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    1. Thanks Michael, I will add a note to the blog on OA.

      My initial thought on this was maybe I was wrong and the reason I thought Chem Ed was better than Ed was for sentimental reasons. Point 2 is most pertinent though, for most of us Ed research is an add on to our busy daily lives and often pursued outside of our usual teaching schedule.

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  2. I find the peculiarities of teaching chemistry, especially the tricky concepts and practical practicalities, of most interest when thinking about research and ultimately adding to the collective knowledge. While I recognise and strongly advocate the importance of broader T&L issues (e.g. literacy, numeracy, oracy etc), I think the limited time I have to engage in research is best placed on areas that I find particularly interesting and that I am ‘uniquely’ placed to have an impact for my students (at least while I teach them… they all move on at some point). Their ultimate end point from my time with them before moving on will be an assessment of their Chemistry ‘abilities’. As I am the only one teaching them Chemistry, I need to do the best job of that that I can. Spending time thinking about and improving my practice then seems a good use of my time. Could I spend time thinking about how to improve wider aspects of teaching of all (science) subjects? Yes, and indeed that was a large part of my previous time in managing departments, perhaps at the expense of being the best (Chemistry) teacher I could be.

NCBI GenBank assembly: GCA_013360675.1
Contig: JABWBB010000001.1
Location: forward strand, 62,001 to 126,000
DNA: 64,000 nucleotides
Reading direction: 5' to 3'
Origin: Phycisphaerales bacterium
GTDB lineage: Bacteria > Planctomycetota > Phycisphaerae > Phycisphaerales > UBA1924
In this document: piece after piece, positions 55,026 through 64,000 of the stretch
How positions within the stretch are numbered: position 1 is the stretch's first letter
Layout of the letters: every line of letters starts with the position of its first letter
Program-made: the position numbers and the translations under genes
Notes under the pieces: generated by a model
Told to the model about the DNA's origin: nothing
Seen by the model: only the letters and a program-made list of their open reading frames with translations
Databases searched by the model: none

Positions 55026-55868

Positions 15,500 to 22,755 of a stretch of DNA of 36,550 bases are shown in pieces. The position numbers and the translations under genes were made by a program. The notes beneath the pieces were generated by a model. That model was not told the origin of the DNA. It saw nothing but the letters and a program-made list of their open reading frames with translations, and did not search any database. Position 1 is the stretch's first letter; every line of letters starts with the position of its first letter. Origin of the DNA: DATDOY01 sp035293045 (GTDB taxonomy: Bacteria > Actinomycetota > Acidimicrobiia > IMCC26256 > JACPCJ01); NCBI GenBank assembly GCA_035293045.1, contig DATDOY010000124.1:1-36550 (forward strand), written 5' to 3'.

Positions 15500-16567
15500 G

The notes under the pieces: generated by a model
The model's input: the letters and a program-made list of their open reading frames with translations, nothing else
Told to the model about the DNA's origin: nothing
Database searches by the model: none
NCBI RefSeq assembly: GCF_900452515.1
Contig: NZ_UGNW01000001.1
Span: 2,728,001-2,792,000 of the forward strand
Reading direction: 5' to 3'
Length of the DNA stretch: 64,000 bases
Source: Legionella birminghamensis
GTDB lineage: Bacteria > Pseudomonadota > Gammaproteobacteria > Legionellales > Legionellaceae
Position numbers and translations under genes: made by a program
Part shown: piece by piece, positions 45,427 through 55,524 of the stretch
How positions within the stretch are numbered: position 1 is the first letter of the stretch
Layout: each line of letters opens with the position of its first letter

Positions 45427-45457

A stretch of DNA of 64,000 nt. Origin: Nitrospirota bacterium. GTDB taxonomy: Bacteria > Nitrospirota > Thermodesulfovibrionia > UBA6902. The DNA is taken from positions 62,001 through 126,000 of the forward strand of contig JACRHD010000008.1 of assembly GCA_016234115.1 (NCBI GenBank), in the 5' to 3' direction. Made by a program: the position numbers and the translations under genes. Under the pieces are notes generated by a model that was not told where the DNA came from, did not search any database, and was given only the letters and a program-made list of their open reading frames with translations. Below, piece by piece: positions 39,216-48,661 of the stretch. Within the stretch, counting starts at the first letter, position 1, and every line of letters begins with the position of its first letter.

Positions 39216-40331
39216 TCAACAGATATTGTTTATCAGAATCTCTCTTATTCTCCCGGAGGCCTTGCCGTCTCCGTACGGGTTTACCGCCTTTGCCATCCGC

I think the time issue is particularly pertinent for those solely in secondary education, where whole school issues can weigh heavily on ‘free time’. It makes me recall a conversation with a former Geography colleague a few years back. He noted that when he was my age, CPD was having the time to read the equivalent of EiC and talking about it with his colleagues, something he no longer had time to do. I like to read the primary articles from J Chem Ed and CERP, but the digestible more immediately applicable EiC articles are a boon for our cohort of teachers. Long may the quality output from these continue!